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R: ARCHIVE, S: REVIEWS, D: 08/15/1996,

All that jazz

Robert Altman can't make Kansas City's riffs resolve

by Peter Keough

KANSAS CITY. Directed by Robert Altman. Written by Altman and Frank Barhydt. With Jennifer Jason Leigh, Miranda Richardson, Harry Belafonte, Michael Murphy, Dermot Mulroney, Brooke Smith, Steve Buscemi, and Jane Adams. A Fine Line Features release. At the Nickelodeon, the Kendall Square, and the West Newton and in the suburbs.

Music in Kansas City


Kansas City is Robert Altman's second film named after an American city famed for its music, but it's no Nashville. His 1975 masterpiece earned the right to take the name of a metropolis because its multipartite narrative reflected the many fates and voices of its subject. At the same time it was true to its musical roots because it resolved all these voices with a devastating final chord. Altman's new film attempts the same, but despite excellent performances, an outstanding soundtrack, and intriguing narrative sleights-of-hand, Kansas City plays more like a formal exercise than the evocation of a community or the synthesis of a work of art.

Maybe that's because Altman takes his stylistic inspiration not from the predictable patterns of country music but from the skewed improvisations of jazz. Chronology is the first thing he subjects to his fast and loose treatment. The film opens on a rainy election eve in the title town in 1934. Blondie O'Hara (Jennifer Jason Leigh, doing strange things with her mouth -- are those fake teeth?), posing as her manicurist sister Babe (Brooke Smith), pays a visit on opiate-addicted client Carolyn Stilton (Miranda Richardson, a master at seeming enigmatic), whose powerful-politician husband, Henry (Michael Murphy), is an adviser to President Roosevelt.

When Carolyn asks whether Blondie has brought her "something," the gawky and vulgar stranger produces a handgun instead of the laudanum she's expecting. Blondie is kidnapping Carolyn, she explains, to pressure Henry into using his influence to get her husband, Johnny (Dermot Mulroney), out of the clutches of the gambler Seldom Seen (Harry Belafonte). Her harebrained and unlikely scheme put forth, Blondie gives Carolyn a bottle of the drug, which Carolyn greedily imbibes. "That sure works fast," Blondie notes. "You're not going to go yellow pants on me, are you?"

This is an example of the kind of quirky dialogue that makes Blondie and Carolyn's subsequent duet one of the most diverting parts of Kansas City. That and Altman's fun in tying knots in time and point of view with his editing. You're given notice that strict attention will be required when a jarring cut is made from the kidnapping to a daytime scene with Blondie and Babe in a train station. After a few moments you figure out that what you're seeing is a flashback; from there with impressive but ultimately gratuitous narrative convolutions the film's slender premise and plot unfold. Johnny has robbed one of Seldom Seen's high-rolling customers -- in blackface, no less. Seldom quickly apprehends him and holds him prisoner in his Hey-Hey Club, allowing Altman to buoy the film with lengthy bridges of period jazz performed by the musical legends visiting there.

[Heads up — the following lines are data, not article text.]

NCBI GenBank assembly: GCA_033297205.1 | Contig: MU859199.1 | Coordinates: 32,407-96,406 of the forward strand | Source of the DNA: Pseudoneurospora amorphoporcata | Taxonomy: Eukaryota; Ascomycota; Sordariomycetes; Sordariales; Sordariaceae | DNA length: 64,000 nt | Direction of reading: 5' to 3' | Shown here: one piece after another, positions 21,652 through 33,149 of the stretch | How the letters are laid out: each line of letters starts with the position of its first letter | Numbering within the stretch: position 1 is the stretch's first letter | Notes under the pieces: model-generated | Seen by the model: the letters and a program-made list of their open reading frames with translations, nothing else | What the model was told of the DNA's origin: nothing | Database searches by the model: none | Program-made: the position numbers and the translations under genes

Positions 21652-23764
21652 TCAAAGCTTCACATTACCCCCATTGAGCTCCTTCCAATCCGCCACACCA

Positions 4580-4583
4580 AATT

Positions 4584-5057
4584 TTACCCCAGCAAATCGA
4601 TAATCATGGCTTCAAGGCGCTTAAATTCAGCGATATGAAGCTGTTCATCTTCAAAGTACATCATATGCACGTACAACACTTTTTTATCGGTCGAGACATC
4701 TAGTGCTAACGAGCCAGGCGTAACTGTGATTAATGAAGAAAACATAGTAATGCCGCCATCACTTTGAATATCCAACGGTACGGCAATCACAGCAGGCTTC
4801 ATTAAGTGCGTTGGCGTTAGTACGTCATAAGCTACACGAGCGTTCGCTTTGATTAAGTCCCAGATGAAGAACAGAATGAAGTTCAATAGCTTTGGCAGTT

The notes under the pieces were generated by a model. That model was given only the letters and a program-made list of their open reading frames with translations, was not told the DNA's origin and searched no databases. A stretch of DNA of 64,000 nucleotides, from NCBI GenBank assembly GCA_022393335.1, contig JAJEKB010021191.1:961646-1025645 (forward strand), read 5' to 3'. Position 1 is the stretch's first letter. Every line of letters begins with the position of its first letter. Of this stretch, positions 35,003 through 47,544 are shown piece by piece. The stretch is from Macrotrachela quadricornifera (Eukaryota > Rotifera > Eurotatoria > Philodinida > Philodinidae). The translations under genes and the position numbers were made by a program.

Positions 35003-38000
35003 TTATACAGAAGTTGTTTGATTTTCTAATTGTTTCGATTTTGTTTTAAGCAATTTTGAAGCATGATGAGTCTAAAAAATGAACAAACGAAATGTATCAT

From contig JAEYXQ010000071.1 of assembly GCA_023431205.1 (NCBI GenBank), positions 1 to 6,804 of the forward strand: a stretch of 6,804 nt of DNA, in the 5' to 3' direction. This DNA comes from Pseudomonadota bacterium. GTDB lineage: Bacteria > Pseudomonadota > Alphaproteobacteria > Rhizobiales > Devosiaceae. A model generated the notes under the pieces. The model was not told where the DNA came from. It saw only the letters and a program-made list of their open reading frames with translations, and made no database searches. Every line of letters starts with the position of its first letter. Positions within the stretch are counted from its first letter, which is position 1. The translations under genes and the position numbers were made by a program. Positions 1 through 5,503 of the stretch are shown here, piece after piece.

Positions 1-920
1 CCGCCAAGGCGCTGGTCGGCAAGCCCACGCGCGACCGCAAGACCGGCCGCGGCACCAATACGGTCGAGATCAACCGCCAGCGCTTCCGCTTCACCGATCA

Which is unfortunate, because Altman's attempt to make cinematic jazz is overshadowed by the musicians making the real thing. Only once does the music mesh with the story with memorable impact -- a "cutting" contest with Lester Young and Coleman Hawkins (played by saxophonists Joshua Redman and Craig Handy) exchanging fiery improvisations intercut with an execution as chilling as the climactic assassination in The Conformist. There aren't many such moments. Although not nearly as flimsy and superficial as Ready To Wear, Kansas City has to strain to stretch Altman's few resources into a feature, relying on a inscrutability that in the end amounts to trickery and an ambiguity that becomes amorphousness.

In effect the film consists of two captive audiences -- Johnny, at the hands of Seldom Seen, who subjects him, and us, to a droning monologue on racism, politics, and power; and Blondie and Carolyn, who, bound to each other, engage in a loopy and far more entertaining dialogue, mostly on the theme of class differences. As Blondie, who admits that her role model is Jean Harlow, Leigh is put in the less than satisfying position of being an actress playing a character who's playing an actress. Despite some prickly line readings and pronounced tics, her character is little more than a one-dimensional pose.

If Leigh's Blondie is too obvious, Ricardson's Carolyn is too opaque. This performance is a marvelously timed riff on stoned detachment that implies Carolyn is holding something back with her ditzy obtuseness. But that something is never defined or even proven to exist. Carolyn's relationship with her husband -- the key to the film's dénouement -- is not only unexamined but ultimately irrelevant. She serves both as our unenlightened point of view and as Altman's ironic omniscience, but when the shocking conclusion arrives, her mystery becomes mere incoherence and cheap effect.